A Tribute to Fools

“Better a witty fool than a foolish wit.”
– William Shakespeare, Twelfth Night

(Statue of The Fool at Stratford-Upon-Avon, Shakespeare’s birthplace.)

At first glance, it seems Shakespeare is mocking the fool. Even the statue seems to show a clown providing mindless entertainment perhaps.

But Shakespeare’s “fools” actually run deeper. In his plays, the fool has the ability to reflect, give logical and witty responses, and has the freedom to speak his mind, crossing the boundary between the social classes of the common people and the court.

“A fool thinks himself to be wise, but the wise man knows himself to be a fool.”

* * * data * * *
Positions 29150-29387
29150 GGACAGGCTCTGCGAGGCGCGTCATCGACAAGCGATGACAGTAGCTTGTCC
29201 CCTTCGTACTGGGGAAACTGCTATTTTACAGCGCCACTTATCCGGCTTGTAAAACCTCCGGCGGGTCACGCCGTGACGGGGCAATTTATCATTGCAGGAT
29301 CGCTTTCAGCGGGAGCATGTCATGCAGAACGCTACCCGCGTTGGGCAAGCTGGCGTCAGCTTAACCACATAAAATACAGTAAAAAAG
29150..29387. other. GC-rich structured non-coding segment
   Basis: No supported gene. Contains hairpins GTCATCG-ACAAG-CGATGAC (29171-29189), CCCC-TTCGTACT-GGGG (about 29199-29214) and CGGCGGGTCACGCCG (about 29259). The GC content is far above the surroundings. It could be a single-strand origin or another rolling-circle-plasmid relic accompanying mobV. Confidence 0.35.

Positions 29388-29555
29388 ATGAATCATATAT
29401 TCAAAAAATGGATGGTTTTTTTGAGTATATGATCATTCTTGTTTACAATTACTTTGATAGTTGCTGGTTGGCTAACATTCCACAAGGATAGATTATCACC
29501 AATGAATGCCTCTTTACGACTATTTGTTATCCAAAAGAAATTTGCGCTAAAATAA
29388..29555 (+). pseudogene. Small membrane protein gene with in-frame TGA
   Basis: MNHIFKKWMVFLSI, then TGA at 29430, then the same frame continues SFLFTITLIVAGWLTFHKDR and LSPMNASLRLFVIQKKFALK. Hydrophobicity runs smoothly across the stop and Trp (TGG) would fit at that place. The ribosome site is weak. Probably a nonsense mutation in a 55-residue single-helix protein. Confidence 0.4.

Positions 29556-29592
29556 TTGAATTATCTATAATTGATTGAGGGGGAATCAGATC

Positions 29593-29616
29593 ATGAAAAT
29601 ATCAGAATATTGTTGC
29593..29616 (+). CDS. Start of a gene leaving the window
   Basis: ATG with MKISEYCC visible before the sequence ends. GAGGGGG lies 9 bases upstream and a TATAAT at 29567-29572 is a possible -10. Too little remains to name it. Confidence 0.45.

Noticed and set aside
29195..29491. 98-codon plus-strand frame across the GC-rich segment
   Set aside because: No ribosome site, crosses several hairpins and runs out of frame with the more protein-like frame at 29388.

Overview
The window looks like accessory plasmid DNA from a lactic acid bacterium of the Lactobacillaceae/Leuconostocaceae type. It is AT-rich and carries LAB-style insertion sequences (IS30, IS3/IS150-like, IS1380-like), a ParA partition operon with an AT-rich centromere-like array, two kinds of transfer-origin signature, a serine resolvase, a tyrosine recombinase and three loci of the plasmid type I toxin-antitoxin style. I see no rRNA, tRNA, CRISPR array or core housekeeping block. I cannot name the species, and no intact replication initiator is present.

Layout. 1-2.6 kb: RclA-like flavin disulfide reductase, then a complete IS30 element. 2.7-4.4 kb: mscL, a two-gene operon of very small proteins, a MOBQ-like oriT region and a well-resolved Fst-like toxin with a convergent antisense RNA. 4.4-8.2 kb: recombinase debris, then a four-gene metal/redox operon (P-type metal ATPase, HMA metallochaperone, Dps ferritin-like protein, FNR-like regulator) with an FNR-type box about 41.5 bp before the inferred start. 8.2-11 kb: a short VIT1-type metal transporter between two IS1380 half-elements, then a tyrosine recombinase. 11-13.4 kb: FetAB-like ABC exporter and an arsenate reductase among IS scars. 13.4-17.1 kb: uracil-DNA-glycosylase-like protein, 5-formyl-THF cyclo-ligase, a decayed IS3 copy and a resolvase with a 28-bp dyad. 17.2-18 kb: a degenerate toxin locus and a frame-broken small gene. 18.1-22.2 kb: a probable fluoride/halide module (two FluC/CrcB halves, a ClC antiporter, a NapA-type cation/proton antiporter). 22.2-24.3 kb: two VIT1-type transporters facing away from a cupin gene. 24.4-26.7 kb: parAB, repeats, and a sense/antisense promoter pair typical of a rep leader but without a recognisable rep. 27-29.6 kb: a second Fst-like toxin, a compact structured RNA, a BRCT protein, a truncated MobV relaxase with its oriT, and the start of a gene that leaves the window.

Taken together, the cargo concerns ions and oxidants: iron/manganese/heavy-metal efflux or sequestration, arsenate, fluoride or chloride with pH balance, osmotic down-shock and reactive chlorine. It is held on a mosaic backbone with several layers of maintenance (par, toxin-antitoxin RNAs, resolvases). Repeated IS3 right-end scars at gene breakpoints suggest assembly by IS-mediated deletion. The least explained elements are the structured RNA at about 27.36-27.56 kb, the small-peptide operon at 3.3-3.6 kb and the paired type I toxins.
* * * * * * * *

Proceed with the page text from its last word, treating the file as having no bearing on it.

– William Shakespeare, As You Like It


This angle of the statue shows “the other side” of the fool. He is carrying the fool persona on his finger, but his real face doesn’t resemble it at all. Is he having the last laugh? Who’s fooling who?

“O noble fool! A worthy fool!”
– William Shakespeare, As You Like It

So today, I pay tribute to all the fools who are able to pull it off 🙂


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